As the title states, I’m curious how one would say “night reader.” As in, someone who enjoys reading late at night!


1 Answer 1


Seneca, in his 122nd letter, uses the words lucifuga "light-fleer" (< lux "light" + fugio "flee") and lychnobius "one-who-lives-by-candles" (< lychnos "lamp" + bios "life"). The latter seems to be his own invention, while the former appears a few other times in poetry in a more literal sense (e.g. Cupid disappearing from Psyche's bed before dawn).

[S. Papinius] erat ex hac turba lucifugarum. “Audio,” inquit [Pedo Albiovanus], “circa horam tertiam noctis flagellorum sonum. Quaero, quid faciat; dicitur rationes accipere. Audio circa horam sextam noctis clamorem concitatum; quaero, quid sit; dicitur vocem exercere. Quaero circa horam octavam noctis, quid sibi ille sonus rotarum velit; gestari dicitur. […] valde enim frugaliter vivebat; nihil consumebat nisi noctem. Itaque credendo dicentibus illum quibusdam avarum et sordidum vos,” inquit, “illum et lychnobium dicetis.”

Sextus Papinius came from that tribe of light-fleers. "Around the third hour of the night [9pm]," Pedo Albiovanus tells me, "I hear the sound of whips. I ask what's going on; I'm told he's reviewing the accounts. Around the sixth hour [midnight], I hear agitated shouting; I ask what it is, I'm told he's practicing his voice. Around the eighth hour [2am] I ask why there's the sound of wheels, they say he's driving around. In fact, he lived very frugally; he devoured nothing but the night. Thus, if the people who call him stingy and mean are to be believed," he says, "you'll also call him a person-who-lives-by-candles."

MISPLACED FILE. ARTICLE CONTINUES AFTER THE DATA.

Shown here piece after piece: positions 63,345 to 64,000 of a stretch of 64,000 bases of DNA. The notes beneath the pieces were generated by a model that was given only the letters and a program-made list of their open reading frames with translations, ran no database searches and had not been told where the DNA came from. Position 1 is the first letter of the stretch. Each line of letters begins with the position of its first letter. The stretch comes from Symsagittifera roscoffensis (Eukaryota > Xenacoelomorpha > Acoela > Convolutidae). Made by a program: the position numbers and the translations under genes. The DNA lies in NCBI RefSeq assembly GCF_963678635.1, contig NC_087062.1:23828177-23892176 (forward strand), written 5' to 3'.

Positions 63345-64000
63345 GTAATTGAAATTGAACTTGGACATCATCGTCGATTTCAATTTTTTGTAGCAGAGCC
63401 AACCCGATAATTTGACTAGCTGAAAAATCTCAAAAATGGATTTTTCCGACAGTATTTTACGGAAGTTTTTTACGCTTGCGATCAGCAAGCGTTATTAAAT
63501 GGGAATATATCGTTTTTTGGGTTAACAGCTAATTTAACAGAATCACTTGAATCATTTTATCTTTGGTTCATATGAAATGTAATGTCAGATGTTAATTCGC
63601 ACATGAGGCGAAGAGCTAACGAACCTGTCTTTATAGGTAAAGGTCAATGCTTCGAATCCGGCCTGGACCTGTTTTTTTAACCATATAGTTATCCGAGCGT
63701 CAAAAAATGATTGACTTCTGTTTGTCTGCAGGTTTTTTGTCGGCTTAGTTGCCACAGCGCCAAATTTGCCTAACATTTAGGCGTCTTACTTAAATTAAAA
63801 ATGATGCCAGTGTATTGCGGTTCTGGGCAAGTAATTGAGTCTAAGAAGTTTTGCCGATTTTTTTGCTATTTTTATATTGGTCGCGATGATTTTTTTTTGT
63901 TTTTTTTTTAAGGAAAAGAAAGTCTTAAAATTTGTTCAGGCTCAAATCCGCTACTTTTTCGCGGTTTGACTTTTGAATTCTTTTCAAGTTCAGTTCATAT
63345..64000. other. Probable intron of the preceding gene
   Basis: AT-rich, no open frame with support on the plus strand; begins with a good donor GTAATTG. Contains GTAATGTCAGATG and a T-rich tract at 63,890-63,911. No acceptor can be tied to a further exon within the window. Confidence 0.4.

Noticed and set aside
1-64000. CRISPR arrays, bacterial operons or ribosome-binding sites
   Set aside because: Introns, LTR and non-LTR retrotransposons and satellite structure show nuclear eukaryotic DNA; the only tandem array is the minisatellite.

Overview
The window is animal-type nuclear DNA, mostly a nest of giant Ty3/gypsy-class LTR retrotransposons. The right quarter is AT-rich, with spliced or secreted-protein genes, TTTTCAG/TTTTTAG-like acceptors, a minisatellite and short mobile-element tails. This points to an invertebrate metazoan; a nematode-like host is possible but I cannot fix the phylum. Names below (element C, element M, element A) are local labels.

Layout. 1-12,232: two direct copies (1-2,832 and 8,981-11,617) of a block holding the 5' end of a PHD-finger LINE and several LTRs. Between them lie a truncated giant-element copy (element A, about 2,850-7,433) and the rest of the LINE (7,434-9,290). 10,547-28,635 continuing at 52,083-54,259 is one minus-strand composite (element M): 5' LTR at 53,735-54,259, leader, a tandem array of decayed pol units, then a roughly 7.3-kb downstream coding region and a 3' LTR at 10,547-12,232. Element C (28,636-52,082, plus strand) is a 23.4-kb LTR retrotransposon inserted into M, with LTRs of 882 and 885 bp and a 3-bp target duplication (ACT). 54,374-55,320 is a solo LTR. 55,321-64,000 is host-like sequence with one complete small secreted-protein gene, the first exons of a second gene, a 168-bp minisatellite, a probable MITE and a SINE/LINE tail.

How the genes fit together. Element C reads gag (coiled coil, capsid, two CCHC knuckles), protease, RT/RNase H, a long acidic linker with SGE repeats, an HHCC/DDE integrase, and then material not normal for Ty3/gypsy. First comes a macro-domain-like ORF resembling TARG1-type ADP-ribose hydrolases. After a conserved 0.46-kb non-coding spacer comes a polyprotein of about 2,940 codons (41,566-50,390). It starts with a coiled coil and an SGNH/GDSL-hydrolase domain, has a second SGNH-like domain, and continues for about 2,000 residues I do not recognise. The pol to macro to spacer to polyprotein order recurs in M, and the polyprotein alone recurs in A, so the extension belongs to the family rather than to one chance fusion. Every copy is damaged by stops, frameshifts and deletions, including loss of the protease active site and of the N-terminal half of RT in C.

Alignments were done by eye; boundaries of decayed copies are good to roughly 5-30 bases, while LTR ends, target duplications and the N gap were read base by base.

Lychnobius is also a pun in Greek: lichnobius would be someone who lives luxuriously, and most Latin-speakers pronounced the two identically. I have to thank Joel Derfner for bringing this wonderful passage to my attention, and I regret that I haven't been able to find a way to convey the pun in English.

If you're looking for a verb, there's also a very nice one: lucubrare means to read or write by lamplight. It's been borrowed into English as "lucubrate", one of those words that's listed in dictionaries but rarely if ever used in normal conversation.

  • 1
    Myctophum lychnobium is a species of lanternfish, known for their photophores, glowing dots arranged in patterns around their bodies. Seems apt. Commented May 4, 2022 at 18:18
  • lūcifuga corresponds to (potential) Greek ἡλιοφόβος, heliophobe, though of course it wouldn't have been understood as a medical pathology. Commented May 6, 2022 at 21:40

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